HP Jornada 565 could replace trusty personal planner...

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January 24, 2002

HP Jornada 565 could replace trusty personal planner

It's time to throw away your old personal planner - the Hewlett Packard Jornada 565 could be its digital replacement. This handy little pocket PC offers all the benefits of other personal digital assistants, but with a 206 MHz processor, 32 MB RAM and a 16-bit reflective color display.

Such quality, of course, comes with a hefty price: $550. But the color Jornadas are the Rolls Royces of the Personal Digital Assistant world.

Preloaded with pocket versions of Microsoft Word, Excel, Media Player, and Explorer, as well as an address book and calendar, it's a snap to interface with your PC and take your important data wherever you go.

After the device has been charged, its Welcome Wizard guides you through the initial setup - enabling you to establish your personal information, align your touch screen and set your time zone.

On subsequent uses, the Jornada starts up quickly, using an ambient-light sensor to automatically backlight the screen. A "Today" screen gives the date and notification of any appointments on your calendar, along with email messages and items on your To Do list.

Data can be entered several ways. You can tap out information with your stylus on a keyboard display. Or, with letter recognition, use the stylus to write directly to the screen.

As long as you're tossing out your planner, you might as well scan and file those wallet-sized photos you've been hauling around. One of the really fun features of the Jornada is the image viewer that will store digital images and display them in a slide-show format.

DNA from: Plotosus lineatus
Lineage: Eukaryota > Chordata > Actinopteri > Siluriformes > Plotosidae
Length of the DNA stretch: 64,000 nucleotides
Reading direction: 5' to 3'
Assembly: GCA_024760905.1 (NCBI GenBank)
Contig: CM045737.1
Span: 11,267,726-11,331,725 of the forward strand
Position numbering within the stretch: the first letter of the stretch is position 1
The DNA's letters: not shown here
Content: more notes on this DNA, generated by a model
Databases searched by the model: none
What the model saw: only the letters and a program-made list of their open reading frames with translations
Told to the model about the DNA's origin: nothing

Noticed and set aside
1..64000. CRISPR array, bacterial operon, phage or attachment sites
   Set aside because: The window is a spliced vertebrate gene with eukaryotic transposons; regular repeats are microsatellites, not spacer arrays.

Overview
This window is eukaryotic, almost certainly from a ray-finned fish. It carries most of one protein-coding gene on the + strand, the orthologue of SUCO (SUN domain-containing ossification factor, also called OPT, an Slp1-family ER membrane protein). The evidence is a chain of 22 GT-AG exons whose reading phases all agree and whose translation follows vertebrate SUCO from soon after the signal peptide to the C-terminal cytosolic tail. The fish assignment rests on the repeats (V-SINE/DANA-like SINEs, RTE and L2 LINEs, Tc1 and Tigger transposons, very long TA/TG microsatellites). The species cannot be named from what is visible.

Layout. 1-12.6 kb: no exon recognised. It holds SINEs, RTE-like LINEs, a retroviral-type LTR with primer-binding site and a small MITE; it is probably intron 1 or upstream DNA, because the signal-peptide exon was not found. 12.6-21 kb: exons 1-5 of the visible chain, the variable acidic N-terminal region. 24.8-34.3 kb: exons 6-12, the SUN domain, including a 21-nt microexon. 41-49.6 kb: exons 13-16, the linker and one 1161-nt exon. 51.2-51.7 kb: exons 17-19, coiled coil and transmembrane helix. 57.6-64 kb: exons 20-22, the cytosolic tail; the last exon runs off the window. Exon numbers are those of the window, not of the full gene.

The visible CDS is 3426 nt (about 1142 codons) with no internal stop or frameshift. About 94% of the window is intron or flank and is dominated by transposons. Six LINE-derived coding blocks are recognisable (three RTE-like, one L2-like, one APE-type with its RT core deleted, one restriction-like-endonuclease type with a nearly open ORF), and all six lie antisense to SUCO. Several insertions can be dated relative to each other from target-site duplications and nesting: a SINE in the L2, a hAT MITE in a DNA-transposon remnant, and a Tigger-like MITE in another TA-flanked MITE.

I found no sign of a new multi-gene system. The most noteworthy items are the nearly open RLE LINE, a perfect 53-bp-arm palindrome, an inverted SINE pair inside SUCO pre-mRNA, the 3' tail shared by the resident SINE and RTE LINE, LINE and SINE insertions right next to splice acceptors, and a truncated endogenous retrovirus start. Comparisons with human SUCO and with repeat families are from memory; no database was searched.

Information: 888-999-4747 or www.hp.com.

- Michael James

RioVolt MP3 player offers lots of shock protection

Sonicblue's RioVolt SP250 was born to rock. It's easy to use, and the sound quality is great. With eight minutes of shock protection for CD-Rs and CD-RWs and three for regular CDs, this portable CD player will be able to withstand most workout routines without missing a beat or hurting the disc inside.

After a moment to warm up, the SP250 played hours of MP3 and Windows Media files just as well as it did ordinary CDs. It also features an FM tuner, which comparable players don't have.

Other offerings are Real Jukebox and iTunes software to organize and rip collections of songs. The SP250 also has the ability for software upgrades.

The backlit display is easy to read, and programming options abound. The SP250's remote control can be used as a go-between for the player and the folding headphones or ear buds.

But the remote doesn't add much convenience, even when the player is in its carrying case, and the lengths of wire between the phones, remote and player can be annoying.

At a suggested price of $180, the SP250 is a good deal.

RioVolt's other new product, the SP90, retails for about $100, but isn't upgradeable and doesn't come with the FM tuner, remote control, software, backlit display or rechargeable batteries.

Information: 408-588-8000 or www.sonicblue.com.

-Leila Merrill/KRT

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